“What we can see from this report is that growing the economy is not enough to improve child well-being. What we can learn from the top performing countries and areas of child well-being in Canada where we are having success is that large gaps are not inevitable. There are deliberate steps we can take to close the inequality gaps,” says Morley. “Canada’s governments at all levels have been champions for children on many fronts, but we need to take more determined action to limit how far some children fall behind. Our youngest are looking to us for help – and for hope. Let’s not disappoint them.”
UNICEF Canada is calling on all levels of government to:
Invest more and earlier in children. Inequalities in child well-being show up in the first few years of life. More spending on the early years will ensure children get a good start in life and reduce costs later.
Better understand child well-being through better monitoring and better data. Improved monitoring and measurement of child well-being will ensure investments are made wisely and with greater positive impact.
Put policies in place that support equitable services and outcomes for all children. Child Impact Assessments can help ensure child well-being and equality is at the forefront of the public planning processes.
Fairness for Children Key Findings:
- Overall, Canada ranks 26th out of 35 rich nations, putting it at the back of the pack.
- Most areas of child well-being showed no improvement in Canada over the last decade.
- The widest gaps between those at the middle and those at the bottom were in the levels of income inequality and unhealthy eating.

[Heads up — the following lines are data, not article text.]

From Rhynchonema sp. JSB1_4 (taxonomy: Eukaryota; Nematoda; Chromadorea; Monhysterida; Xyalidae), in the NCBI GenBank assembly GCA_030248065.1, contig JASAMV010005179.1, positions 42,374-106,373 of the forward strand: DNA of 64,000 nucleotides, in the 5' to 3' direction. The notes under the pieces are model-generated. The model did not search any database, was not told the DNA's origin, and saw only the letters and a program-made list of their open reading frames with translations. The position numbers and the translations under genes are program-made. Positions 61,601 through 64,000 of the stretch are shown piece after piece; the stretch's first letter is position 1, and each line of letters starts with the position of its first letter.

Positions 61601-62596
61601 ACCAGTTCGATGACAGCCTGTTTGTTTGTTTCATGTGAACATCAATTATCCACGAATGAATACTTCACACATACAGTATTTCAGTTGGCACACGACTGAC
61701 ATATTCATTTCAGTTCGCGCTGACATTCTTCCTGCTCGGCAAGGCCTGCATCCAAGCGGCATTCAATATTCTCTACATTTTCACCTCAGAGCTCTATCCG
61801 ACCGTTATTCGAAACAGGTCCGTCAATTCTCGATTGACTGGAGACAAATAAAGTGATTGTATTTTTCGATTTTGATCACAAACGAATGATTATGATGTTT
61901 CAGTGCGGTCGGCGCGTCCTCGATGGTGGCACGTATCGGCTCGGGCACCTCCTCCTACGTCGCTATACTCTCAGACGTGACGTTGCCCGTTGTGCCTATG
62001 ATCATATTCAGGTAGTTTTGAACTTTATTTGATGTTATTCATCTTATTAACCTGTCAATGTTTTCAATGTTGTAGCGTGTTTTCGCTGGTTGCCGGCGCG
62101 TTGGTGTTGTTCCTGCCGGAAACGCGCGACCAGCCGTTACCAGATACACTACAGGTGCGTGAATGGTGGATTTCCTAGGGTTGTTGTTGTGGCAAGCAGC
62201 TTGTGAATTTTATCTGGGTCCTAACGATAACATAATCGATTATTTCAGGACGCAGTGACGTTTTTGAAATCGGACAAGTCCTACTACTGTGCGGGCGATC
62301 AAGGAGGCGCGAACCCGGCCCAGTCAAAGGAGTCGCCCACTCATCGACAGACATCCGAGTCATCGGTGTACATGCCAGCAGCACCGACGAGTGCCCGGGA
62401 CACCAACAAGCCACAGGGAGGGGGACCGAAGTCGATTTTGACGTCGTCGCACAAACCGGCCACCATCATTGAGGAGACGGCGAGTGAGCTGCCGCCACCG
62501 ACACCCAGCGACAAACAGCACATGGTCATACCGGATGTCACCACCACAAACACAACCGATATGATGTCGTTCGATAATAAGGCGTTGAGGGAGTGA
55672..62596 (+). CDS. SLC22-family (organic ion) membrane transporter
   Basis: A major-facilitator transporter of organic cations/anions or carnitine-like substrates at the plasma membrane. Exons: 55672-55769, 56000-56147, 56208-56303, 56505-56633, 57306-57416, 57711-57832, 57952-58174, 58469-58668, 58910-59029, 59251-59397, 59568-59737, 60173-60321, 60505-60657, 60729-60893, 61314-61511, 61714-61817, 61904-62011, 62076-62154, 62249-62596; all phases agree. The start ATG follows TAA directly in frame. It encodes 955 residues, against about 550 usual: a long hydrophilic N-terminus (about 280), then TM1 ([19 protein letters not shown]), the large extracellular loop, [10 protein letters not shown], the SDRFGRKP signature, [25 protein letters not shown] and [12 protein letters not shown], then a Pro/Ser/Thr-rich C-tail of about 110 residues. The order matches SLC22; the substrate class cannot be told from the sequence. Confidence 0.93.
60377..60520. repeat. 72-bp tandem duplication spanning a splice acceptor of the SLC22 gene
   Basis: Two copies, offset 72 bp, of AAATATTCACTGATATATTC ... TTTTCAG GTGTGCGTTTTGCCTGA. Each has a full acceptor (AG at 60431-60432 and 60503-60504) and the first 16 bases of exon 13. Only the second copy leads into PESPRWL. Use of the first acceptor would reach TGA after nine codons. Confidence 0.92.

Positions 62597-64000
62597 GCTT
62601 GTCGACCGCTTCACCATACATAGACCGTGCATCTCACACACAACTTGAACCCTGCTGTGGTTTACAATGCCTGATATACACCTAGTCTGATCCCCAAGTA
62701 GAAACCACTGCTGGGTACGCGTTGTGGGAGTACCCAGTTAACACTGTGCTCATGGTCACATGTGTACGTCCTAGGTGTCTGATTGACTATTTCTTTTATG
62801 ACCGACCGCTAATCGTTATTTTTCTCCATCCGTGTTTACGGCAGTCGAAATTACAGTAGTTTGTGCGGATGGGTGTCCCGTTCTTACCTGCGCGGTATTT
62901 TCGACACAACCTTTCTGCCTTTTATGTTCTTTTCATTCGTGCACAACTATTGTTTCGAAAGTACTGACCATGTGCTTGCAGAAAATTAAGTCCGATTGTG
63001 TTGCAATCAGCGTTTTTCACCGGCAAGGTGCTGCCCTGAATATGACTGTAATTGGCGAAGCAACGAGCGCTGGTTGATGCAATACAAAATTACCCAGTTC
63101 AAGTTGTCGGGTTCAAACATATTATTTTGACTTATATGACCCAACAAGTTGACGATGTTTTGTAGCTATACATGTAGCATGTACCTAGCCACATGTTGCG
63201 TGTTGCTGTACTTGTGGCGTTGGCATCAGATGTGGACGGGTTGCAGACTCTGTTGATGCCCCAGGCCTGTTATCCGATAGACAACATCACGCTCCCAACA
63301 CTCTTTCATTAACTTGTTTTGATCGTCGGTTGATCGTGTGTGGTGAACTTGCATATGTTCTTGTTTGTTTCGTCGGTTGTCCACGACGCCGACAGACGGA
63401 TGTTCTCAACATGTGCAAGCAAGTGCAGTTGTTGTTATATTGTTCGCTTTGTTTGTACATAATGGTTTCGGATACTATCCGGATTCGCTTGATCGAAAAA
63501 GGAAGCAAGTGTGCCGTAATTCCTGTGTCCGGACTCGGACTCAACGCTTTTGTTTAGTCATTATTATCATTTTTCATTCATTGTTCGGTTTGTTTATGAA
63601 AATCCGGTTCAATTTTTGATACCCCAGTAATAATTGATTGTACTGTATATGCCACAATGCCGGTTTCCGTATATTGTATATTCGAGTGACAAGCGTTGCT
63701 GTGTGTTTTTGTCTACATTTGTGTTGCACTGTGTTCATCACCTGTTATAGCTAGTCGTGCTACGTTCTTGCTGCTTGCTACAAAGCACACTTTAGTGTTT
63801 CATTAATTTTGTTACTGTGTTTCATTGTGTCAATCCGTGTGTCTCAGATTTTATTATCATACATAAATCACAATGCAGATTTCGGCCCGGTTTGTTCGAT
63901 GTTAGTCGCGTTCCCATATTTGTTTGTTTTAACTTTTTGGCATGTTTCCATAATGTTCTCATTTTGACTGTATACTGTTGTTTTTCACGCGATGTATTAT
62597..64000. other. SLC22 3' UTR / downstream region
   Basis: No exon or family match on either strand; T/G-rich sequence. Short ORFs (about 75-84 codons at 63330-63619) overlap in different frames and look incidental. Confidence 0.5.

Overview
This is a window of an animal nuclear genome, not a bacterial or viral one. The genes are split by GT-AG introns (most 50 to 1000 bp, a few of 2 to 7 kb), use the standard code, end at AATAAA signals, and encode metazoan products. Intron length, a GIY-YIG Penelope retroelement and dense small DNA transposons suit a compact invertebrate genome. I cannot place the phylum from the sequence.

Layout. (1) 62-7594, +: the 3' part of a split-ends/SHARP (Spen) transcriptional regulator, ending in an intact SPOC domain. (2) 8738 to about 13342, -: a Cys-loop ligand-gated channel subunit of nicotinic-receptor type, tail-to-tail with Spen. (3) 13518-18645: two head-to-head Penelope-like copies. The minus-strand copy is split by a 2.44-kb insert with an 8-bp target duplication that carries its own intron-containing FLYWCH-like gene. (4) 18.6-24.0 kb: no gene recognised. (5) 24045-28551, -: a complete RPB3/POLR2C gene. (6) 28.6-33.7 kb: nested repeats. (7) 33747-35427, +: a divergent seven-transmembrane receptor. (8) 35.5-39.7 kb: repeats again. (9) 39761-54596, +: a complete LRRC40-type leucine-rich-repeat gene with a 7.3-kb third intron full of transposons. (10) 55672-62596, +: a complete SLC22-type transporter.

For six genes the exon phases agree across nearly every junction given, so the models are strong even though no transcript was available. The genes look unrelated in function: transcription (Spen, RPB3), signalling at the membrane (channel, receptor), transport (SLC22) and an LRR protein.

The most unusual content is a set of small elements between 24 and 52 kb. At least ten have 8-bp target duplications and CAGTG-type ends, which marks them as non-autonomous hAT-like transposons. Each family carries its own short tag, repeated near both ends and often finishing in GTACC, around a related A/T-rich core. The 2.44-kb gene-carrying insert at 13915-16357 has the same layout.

- Of the 41 most affluent countries, Canada ranks 24th in the level of income inequality. The poorest children in Canada have family incomes 53 per cent lower than the average child.
- Inequality in health symptoms increased for Canada’s children and in most rich countries. Canada ranks 24 of 35 countries for health inequality. However, inequality in physical activity and in healthy eating of fruits and vegetables in Canada remained stable and the gaps are smaller than in many countries.
- In Canada, nine per cent of children reported very low life satisfaction, more than the average among rich countries.
- One quarter of Canada’s kids report daily symptoms of poor health – can’t sleep, feeling sick or anxious. This is usually linked to difficulties with peers, at school or at home. Feeling that way on a daily basis interferes with learning, with relationships, with long-term health and risk behaviours like bullying and drug use.
- Canada ranks 14th out of 37 countries in the level of education inequality.
- Canada ranks 25th out of 35 countries in the level of life satisfaction inequality.
UNICEF’s Report Card Series
As the world’s knowledge leader for children, UNICEF is committed to collecting and sharing critical information on the situation of children around the world. For the past 16 years, UNICEF has published a Report Card series on the well-being of children in industrialized countries. By making this data and analysis publicly available, parliamentarians and policy makers will have the information they need to make decisions in the best interest of every child. For more information, visit www.unicef.ca/irc13 and join the online conversation with the hashtag #FairnessforChildren.